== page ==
What's the precedent? Look at JET. Sun will offer you xVM if you want an Easy Button solution in a GUI, or you can use the JET framework. Personally, I prefer JET. It has nothing to do with the price... I just believe its a well thought out, very reliable design. What I appreciate most, is that when it comes to provisioning I have a choice, and as part of Solaris there is an included option that gets the job done.

Including patching functionality for customers with valid SunSolve entitlements would be a huge improvement in Solaris' usability. Forcing us to buy a 12 course meal when we only need lunch feels like something that happens when you let a marketing department without industry experience make key decisions.

Monday, September 14, 2009

Default routes on 7x00 series Open Storage

I've been having a very enlightening time with our new 7310 Open Storage array. As a totally new product, and one that hasn't yet reached ubiquity, the normal resources are a bit shy of what I'm used to. Put simply, Google hasn't yet learned how to manage these arrays.

We're in the process of deploying a reasonably complex network scenario on ours using two link aggregations, then layering tagged VLANs for administrative access and the dedicated storage net. Each VLAN is to be redundant via IP Multi-pathing (IPMP). This configuration is just about the only option for high capacity and redundancy when you have multiple VLANs involved.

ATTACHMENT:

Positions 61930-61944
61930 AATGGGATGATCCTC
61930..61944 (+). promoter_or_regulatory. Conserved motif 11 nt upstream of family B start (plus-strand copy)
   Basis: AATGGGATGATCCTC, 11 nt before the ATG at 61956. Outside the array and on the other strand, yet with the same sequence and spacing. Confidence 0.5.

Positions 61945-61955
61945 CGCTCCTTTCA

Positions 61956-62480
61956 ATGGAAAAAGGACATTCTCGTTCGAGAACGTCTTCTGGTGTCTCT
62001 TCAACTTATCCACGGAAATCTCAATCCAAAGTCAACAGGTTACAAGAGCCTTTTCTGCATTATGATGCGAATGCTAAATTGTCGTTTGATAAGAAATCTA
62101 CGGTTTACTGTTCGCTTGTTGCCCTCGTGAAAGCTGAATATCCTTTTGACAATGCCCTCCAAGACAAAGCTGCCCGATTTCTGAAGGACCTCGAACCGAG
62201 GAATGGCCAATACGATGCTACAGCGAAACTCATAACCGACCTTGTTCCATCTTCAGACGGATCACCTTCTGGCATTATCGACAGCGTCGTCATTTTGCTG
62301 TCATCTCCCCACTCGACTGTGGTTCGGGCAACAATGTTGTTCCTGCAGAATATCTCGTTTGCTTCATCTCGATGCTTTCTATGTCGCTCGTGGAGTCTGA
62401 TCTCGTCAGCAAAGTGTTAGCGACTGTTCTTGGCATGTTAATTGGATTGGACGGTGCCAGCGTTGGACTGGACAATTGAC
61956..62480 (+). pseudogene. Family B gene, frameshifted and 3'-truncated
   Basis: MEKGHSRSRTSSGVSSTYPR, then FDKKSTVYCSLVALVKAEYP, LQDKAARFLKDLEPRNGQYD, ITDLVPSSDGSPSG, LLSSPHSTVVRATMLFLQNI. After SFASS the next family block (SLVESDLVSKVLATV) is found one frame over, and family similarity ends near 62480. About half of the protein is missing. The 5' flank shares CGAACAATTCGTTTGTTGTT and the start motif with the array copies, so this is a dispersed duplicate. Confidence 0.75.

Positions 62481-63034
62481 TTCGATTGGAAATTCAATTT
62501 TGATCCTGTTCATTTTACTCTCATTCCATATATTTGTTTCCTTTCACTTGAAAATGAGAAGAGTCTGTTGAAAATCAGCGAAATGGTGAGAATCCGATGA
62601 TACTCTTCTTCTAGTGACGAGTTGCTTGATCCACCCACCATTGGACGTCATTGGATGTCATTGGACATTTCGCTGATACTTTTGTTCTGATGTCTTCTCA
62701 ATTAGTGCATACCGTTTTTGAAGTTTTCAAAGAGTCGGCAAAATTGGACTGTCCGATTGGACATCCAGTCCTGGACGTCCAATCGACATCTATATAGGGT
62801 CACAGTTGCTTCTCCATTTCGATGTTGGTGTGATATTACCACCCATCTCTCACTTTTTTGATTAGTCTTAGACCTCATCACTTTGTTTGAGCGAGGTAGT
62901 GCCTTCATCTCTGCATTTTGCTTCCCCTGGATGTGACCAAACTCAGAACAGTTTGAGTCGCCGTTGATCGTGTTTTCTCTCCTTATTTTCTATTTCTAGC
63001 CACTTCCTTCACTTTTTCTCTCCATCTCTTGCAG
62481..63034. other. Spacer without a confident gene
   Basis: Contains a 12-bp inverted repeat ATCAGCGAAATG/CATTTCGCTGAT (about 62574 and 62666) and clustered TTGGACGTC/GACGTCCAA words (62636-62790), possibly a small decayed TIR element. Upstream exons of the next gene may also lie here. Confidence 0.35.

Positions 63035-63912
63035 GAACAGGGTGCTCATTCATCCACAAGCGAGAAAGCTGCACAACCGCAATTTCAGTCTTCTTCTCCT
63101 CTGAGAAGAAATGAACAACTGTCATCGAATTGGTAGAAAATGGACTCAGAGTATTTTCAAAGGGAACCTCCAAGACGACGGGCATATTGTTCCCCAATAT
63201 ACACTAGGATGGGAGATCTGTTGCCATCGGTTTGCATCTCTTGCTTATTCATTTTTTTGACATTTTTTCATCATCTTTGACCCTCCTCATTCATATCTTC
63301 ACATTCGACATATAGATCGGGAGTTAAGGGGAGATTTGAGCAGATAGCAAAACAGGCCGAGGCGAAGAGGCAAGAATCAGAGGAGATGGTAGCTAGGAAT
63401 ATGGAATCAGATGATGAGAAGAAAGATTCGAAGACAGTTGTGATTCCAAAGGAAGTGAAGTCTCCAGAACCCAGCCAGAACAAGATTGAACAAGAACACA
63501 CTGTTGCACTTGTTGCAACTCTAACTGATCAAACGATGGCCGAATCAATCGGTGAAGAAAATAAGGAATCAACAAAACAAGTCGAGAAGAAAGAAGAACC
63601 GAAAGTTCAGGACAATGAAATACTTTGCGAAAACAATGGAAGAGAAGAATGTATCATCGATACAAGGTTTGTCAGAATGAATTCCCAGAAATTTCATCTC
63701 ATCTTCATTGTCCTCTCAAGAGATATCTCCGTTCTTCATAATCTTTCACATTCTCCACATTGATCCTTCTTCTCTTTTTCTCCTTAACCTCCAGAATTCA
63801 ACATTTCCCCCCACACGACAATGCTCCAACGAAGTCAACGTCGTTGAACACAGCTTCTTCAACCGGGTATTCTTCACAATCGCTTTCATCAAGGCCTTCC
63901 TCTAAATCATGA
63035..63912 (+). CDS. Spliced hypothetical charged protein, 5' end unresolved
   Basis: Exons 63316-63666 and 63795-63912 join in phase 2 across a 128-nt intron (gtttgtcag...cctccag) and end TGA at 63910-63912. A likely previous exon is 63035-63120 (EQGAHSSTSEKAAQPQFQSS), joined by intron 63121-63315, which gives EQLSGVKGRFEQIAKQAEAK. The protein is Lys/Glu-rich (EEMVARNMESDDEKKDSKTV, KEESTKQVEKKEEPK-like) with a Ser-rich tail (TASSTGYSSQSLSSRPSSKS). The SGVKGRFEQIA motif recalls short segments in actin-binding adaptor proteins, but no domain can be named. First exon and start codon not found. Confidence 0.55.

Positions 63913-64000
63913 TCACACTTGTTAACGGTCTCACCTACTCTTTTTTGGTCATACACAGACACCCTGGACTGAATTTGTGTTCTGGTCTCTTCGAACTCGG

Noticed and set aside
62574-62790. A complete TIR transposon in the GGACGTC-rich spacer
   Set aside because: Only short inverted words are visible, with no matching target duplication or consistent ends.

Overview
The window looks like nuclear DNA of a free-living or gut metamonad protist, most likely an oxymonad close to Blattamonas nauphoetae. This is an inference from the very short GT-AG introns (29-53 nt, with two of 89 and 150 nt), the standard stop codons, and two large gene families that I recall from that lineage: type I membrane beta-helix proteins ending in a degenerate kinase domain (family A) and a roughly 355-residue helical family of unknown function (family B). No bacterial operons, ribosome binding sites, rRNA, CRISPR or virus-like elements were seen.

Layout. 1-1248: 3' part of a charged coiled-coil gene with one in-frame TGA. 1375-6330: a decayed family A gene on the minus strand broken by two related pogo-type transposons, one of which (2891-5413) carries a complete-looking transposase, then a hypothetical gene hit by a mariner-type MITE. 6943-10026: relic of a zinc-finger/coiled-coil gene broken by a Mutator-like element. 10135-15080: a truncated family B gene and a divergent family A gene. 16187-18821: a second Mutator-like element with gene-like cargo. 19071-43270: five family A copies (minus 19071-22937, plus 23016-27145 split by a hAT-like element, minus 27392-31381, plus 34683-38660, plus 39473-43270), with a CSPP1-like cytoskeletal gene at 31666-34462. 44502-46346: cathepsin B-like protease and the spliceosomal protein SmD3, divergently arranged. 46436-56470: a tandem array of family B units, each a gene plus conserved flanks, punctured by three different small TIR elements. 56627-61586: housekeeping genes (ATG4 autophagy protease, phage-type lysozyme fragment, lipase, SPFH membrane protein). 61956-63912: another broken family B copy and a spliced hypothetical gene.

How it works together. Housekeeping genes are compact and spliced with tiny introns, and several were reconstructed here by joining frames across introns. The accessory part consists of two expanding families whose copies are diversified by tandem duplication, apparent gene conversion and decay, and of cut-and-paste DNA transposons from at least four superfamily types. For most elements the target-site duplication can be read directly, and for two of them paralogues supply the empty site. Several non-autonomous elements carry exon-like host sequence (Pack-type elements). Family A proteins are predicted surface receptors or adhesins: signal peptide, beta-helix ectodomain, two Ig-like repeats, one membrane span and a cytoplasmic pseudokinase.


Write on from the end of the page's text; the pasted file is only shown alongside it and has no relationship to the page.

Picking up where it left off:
The good news is, Sun's Open Storage, or Fishworks, has a very well designed command line interface. It's quite comprehensive, and from what I can see, it allows you to lose the GUI and still have a workable device. Which is good, because I managed to decapitate the GUI, or BUI (browser user interface, as Sun calls it).

The kiss of death for the BUI came when I attempted to replace a simple datalink on nge0 with an aggregation of nge0 and nge1. In doing so the default route was removed and not replaced. No problem on the dedicated storage VLAN because it was a non-routed private subnet. Big problem on the public side where I was trying to find the BUI.

It turns out to be a simple problem to fix, but the fix itself is not very intuitive. Because the BUI is dead, you have no choice but to use the CLI. For this reason alone, I strongly encourage anyone using 7x00 series storage to make sure that EVERYTHING you implement in the BUI has an equivalent process via CLI. You never know when you'll need it.

After logging in to the BUI, head over to services --> routing. What you'll probably see is a bunch of routes for each interface, but no default route. To add the default route and reanimate the BUI you will need to create a route as follows:

7310array:configuration services routing > create
7310array:configuration services routing > set family=IPv4
7310array:configuration services routing > set destination=
7310array:configuration services routing > set mask=0
7310array:configuration services routing > set gateway=
7310array:configuration services routing > set interface=ipmp1
7310array:configuration services routing > commit

Note, of course, that you'll need to plug in the appropriate gateway and device according to your configuration.

If you are used to adding a default route in Solaris, it isn't all that intuitive to type in, and it sure as heck wasn't documented anywhere I could find. All's well that ends well though; The change immediately brought back my BUI.

7310array:configuration services routing> show
= online


route-000 ipmp1 static
route-001 ipmp2 dynamic
route-002 ipmp2 dynamic
route-003 ipmp1 dynamic
route-004 ipmp1 dynamic

7310array:configuration services routing>

All is at balance in the universe. My work here is done.